I liked the beach because my friends liked the beach. I loved the ocean itself and that crazy feeling of standing in the oceans, feeling the sand moving under your feet as the wave pulled out before the next rolled in. Otherwise, I never liked sand. It always got into places I thought sand didn’t belong.
Heron catching fish
I remember burning my feet trying to walk barefoot to the car through the parking lots of Jones Beach. We didn’t have flip-flops then. I don’t think anyone had invented them. I don’t remember owning sandals until I was an adult.
I liked the ocean off-season better. I liked the mist on the ocean and an empty beach. No umbrellas, no couples rubbing each other with oil. No endless smell of hot dogs.
Those were the days when everyone wanted a tan. I never tanned. I got more and more freckled though and you’d think eventually they would meld into a tan, but nope. Once, I get a slightly orange hue to my skin I thought was my best tan ever. Garry — to whom I was then married — laughed hysterically.
He used to have a contest with another Black friend about who could get the blackest over the course of the summer. Garry never won because there’s a lot of red in his skin. Probably those Irish grandparents, but Michael got really dark. I was this ghostly little thing and any attempt I made to get a golden tan resulted in days of pain and peeling.
Eventually, I gave up. I did get a sort of tan the year we went for our first cruise. Garry talked me into spending a couple of hours a week at a tanning salon so at least I would look tanned. It turns out those fake tans don’t keep you from burning, by the way. I got a terrible burn on a beach in Haiti even though I was wearing a t-shirt AND a hat — and had that fake tan. Water reflects sun upwards. Live and learn.
Those tans weren’t “real” anyway. They faded fast, but at least they weren’t as ugly as the spray. I did try one of those and it looked like I’d been heavily involved with orange paint I could not wash off.
Living here, in the valley with the rivers, dams , waterfalls plus all the woodland … this suits me well. The rivers are shady and cool. Not for swimming, mostly.
There is either a minor pollution problem dating back to when the Blackstone was one of the most polluted rivers in the world … or there are so many snapping turtles if you treasure your toes, don’t dangle your bits in the water.
That’s okay. It’s great watching the herons, eagles, egrets, geese, ducks, swans and other waders pluck fish from the water. It’s sad when we have a drought and all you can see is mud and you wonder what has become of all those turtles and fish … and where have the eagles and the herons flown.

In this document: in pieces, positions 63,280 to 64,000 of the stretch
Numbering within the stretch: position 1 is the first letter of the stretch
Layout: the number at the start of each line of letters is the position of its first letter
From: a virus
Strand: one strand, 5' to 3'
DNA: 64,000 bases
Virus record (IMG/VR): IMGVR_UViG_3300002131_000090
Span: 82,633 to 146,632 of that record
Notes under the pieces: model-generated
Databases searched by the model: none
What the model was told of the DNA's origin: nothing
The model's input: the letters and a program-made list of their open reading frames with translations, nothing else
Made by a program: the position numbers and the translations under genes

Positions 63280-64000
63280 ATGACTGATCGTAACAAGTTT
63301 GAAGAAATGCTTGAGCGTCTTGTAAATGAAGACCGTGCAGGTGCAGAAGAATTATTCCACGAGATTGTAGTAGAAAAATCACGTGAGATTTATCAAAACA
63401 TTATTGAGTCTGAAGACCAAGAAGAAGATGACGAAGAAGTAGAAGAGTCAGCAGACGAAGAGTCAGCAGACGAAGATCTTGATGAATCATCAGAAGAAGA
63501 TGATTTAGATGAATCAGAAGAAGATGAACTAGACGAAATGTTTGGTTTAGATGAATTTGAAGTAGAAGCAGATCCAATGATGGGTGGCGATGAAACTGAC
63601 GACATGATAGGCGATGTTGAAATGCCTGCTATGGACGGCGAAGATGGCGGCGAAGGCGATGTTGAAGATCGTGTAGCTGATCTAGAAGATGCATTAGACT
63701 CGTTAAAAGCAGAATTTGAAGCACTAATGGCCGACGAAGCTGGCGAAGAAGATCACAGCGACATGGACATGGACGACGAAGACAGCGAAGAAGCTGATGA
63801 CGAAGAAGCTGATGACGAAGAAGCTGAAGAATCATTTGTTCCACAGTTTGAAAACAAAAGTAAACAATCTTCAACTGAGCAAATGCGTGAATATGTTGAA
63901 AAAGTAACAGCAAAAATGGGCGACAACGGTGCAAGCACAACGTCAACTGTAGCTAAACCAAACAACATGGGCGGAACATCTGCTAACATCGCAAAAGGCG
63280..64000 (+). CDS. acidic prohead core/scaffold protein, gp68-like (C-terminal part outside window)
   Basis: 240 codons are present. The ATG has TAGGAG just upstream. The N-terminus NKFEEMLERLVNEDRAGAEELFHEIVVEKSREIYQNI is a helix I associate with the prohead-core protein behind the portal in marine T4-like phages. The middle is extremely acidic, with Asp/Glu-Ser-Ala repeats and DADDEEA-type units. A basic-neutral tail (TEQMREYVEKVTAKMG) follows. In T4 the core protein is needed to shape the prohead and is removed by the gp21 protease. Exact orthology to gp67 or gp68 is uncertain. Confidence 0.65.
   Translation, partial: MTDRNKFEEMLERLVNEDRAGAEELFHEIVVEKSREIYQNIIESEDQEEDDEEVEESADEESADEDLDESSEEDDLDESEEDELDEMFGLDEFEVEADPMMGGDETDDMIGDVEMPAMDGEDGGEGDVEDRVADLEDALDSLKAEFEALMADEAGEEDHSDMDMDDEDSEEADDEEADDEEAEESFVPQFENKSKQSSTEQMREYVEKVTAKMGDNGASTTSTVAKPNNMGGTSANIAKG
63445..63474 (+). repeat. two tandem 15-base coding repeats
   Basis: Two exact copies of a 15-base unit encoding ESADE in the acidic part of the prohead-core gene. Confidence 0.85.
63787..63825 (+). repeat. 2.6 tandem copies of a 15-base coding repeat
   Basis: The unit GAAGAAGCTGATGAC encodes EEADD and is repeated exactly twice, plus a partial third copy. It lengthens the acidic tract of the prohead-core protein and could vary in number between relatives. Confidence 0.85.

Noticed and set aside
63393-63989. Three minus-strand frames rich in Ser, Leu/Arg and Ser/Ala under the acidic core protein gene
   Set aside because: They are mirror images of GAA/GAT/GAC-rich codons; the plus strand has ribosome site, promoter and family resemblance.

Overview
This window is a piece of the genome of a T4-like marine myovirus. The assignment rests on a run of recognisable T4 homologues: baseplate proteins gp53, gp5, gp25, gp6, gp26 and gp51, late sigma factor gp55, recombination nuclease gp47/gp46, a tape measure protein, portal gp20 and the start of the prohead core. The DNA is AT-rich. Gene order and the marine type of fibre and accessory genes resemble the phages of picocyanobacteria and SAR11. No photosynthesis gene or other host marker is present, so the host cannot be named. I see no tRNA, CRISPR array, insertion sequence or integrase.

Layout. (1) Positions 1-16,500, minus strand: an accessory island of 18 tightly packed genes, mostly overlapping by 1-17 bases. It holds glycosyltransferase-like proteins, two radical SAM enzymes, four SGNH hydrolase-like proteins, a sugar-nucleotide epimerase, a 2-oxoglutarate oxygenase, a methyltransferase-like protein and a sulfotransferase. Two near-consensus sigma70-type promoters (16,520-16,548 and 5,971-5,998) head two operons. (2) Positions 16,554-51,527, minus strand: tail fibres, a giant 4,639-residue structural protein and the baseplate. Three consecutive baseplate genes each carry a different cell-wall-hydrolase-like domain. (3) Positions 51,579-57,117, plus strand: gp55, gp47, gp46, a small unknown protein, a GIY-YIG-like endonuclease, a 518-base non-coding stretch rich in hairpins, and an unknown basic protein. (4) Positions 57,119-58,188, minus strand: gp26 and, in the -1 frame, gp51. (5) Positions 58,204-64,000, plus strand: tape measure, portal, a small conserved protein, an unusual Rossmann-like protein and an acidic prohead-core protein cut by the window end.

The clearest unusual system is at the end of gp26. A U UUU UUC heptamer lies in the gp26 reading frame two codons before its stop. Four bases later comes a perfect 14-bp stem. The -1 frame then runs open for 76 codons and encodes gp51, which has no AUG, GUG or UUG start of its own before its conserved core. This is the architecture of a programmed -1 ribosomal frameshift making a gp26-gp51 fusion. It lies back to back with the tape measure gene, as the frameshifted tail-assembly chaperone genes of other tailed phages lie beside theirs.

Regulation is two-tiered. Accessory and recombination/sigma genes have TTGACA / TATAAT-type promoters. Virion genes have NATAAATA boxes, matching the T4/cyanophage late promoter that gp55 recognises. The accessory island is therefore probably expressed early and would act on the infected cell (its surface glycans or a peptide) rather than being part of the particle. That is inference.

Yet the fish and the turtles and the water fowl come back, despite the bitter cold and the endless winter storms. They make new life and so far, the world spins on in the valley.
Cee’s Fun Foto Challenge: Any kind of camera or photographer
Well, any kind of camera or photographer is, for someone like me, pretty easy. I love taking pictures of cameras. Sometimes, I love taking pictures of cameras taking pictures. Garry and I take pictures of each other taking pictures of each other.
Speaking of changing, what a month! For that matter, what a couple of months this has been. Crazy weather.
The Nice Weather Gallery
Garry put Fred Flamingo back up in the garden
Not that crazy isn’t an inherent part of our New England weather. The northeastern piece of this continent has weather that is utterly unpredictable, especially as winter tries to turn into spring and generally fails.
Typically, we get winter. Then we get the end of winter which is like winter with occasional warmer days sandwiched between cold ones.
The Not Nice Weather Gallery
On the road in sleet
I suppose what has made this “spring” particularly difficult has been the cold. By this time of year, I’m usually turning down the heat, opening the windows. Cleaning out the garden. Getting excited about daffodils and glorying in the yellowness of forsythia.
As of right now, we have no flowers. We have had crocuses and they were lovely and we have a lot of growth — the beginning of what I fondly believe will be flowers in a couple of weeks. Maybe even less. But as of right now? It’s the end of the winter. Freezing temperatures at night, warming into the high forties or low fifties in the middle of the day.
And then there were the super storms. We are not on the seashore, so we didn’t get the kind of battering people living closer to the ocean have gotten. During the past ten years, we’ve gotten giant storms, often stretching from coast-to-coast or taking up most of the Atlantic Ocean.
The scientists dealing with climate change believe these super storms are prime indicators of climate change. It’s not that we don’t get strange weather in New England, but rarely do we get three super storms with hurricane-level winds in less than two weeks. With snow and rain and sleet and flooding.
It’s sort of like the weather we have always gotten multiplied by a factor of five. Very intense weather packed tightly together.
We will have spring and in many places, today was the day it seemed to show up. It was love here today. Blue skies, moderate weather and the song of the Carolina wren can be heard all around the property.
Tomorrow, there will be rain and wind — but after that, I think we will have a few days of spring and then it will be summer. I’m hoping I can get down to clean up the garden before the flowers open. It’s really hard to rake when the day lilies are blooming and the roses are rampant in the garden.